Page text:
This is a continuation to our previous blog on Flutter Mobile App powered by Liferay DXP.

We had demonstrated how we could access Liferay APIs using OAuth 2.0 Client Credentials grant type. The app displayed blog content for one specific user and the client is not concerned with logging in or seeing different views for different users.

In this blog, we showcase how you create a secure mobile app with Liferay DXP and OAuth 2.0 authorization and access resources on behalf of the signed-in user with the necessary permissions. We can also personalize and customize user-specific access to resources in the mobile app. We extended the client application so that the person logging in can view their profile picture.

We used OAuth 2.0 Authorization Code flow for this demo. We also created a Flutter package which simplified our login needs.

XTIVIA also developed the flutter_liferay_oauth package which makes the following tasks much easier:

  1. Performs a Liferay authorization request by constructing the URL with the client id and displays Liferay login screen on a web view.
  2. User logs in to Liferay and authorizes the app’s requested permissions and access to the Liferay API.
  3. The app receives the authorization code from the redirect URL.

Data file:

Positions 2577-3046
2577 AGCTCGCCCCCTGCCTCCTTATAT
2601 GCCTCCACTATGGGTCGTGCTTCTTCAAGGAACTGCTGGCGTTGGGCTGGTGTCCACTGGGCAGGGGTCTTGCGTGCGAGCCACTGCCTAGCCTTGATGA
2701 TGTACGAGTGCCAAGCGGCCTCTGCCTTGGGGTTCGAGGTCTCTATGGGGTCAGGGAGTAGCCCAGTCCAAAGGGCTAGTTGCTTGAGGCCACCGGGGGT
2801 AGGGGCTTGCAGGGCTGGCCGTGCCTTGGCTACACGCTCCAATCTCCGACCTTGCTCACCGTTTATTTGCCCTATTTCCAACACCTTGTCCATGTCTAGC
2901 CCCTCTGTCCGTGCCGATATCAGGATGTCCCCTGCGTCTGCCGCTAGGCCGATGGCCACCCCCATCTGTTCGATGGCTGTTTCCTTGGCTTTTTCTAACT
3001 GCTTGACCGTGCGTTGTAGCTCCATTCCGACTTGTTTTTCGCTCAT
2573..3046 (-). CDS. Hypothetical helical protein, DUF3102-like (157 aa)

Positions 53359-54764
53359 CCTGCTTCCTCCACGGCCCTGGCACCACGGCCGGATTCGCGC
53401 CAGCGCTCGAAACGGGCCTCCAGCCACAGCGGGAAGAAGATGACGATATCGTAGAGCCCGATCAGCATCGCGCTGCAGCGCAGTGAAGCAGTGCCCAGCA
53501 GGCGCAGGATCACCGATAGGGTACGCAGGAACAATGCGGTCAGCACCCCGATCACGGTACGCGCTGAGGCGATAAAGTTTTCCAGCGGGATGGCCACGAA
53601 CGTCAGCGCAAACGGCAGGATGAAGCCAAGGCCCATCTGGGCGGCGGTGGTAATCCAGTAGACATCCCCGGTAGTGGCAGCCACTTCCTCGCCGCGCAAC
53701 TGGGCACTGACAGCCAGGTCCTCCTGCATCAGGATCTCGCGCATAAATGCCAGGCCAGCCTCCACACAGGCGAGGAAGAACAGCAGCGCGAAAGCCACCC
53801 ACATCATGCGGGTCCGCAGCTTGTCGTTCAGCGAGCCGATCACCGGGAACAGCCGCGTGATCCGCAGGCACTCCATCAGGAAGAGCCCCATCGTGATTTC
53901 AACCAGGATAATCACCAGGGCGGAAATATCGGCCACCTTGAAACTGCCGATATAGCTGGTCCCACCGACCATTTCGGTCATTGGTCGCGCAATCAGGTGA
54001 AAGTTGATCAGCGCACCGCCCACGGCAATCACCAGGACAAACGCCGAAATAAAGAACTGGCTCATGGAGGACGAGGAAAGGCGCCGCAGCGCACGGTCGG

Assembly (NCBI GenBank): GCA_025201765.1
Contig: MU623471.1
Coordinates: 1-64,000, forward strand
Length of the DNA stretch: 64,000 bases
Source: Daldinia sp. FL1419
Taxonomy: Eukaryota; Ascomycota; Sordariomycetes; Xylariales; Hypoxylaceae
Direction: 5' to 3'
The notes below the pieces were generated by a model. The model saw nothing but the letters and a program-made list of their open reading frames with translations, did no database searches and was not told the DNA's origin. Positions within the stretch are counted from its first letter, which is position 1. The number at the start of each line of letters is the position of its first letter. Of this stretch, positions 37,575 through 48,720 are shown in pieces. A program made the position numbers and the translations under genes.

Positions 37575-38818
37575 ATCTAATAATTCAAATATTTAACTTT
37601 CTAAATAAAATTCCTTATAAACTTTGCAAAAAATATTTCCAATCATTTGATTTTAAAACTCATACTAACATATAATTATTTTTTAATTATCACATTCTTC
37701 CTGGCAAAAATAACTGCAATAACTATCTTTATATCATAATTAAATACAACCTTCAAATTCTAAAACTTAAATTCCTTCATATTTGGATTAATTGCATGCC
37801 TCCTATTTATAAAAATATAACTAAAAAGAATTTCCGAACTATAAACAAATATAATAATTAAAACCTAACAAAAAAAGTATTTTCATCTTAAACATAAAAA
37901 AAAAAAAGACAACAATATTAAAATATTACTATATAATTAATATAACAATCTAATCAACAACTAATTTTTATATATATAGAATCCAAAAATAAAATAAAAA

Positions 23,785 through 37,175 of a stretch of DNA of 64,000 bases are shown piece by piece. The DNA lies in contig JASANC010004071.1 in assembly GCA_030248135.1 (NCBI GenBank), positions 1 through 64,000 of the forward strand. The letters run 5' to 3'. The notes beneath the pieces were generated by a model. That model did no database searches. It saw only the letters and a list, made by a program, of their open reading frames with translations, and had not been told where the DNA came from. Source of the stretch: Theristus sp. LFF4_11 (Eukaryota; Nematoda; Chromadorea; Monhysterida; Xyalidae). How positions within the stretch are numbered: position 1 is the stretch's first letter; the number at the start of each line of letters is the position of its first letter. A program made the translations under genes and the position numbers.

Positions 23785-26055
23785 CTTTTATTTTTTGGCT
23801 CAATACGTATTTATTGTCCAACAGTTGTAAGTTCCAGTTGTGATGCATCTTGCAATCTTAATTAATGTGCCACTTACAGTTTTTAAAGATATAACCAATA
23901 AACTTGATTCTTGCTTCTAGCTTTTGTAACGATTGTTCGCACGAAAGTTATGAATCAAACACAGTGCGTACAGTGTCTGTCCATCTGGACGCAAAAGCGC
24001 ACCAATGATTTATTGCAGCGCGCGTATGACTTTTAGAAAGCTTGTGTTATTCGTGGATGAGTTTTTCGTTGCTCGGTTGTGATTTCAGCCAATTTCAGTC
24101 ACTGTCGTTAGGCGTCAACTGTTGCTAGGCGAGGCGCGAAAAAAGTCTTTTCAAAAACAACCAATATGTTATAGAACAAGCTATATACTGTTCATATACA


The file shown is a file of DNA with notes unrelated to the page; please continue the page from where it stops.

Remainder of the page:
4. The app then exchanges the authorization code for an access token which is used by our Flutter app to make API calls to fetch the user’s data.

Here is an example of what a simple Flutter native mobile app may look like consuming Liferay Blogs over RESTful web services –

Liferay Setup

We created a few blogs in Liferay DXP 7.1 and changed the view permissions for some of them so that only users who have a specific role can see those. In this case, user jsmith has the role “blogger” and is a member of 2 sites. He is expected to see blogs that have view permissions for the role “blogger” in these 2 sites.

Our RESTful web services provide methods for the following:

  1. Reading a list of blogs
  2. Reading the details of a specific blog
  3. Displaying the logged in user’s profile and portrait.

The methods in our restful services call Liferay’s blog service, select/transform the necessary data into model objects and serialize that in JSON format.

Here are examples of a few restful services we developed to support our mobile application.

The rest API to fetch all the Liferay DXP site blogs:

API all site blogs

We uploaded our blog images into the document library and accessed it this way.

blog images into doc library

The rest API for fetching the user’s profile with an avatar:

API user profile with avatar

OAuth2 Configuration

Liferay DXP 7.1 requires web service authorization by default. For that, we need to create and configure an OAuth2 application to grant access to our web service. Fortunately, Liferay DXP 7.1 makes this job easy by providing a clear set of instructions. For this app, we used the OAuth2 ‘Authorization Code’ grant type to obtain an access token to authorize the mobile app access to the Liferay web services. In other words, we use Client ID and Client Secret in the Flutter mobile app and configure Liferay to authorize our native mobile app users to see Liferay’s blogs.

Under Control Panel->Configuration->OAuth Administration, our configuration looked like –

Oauth admin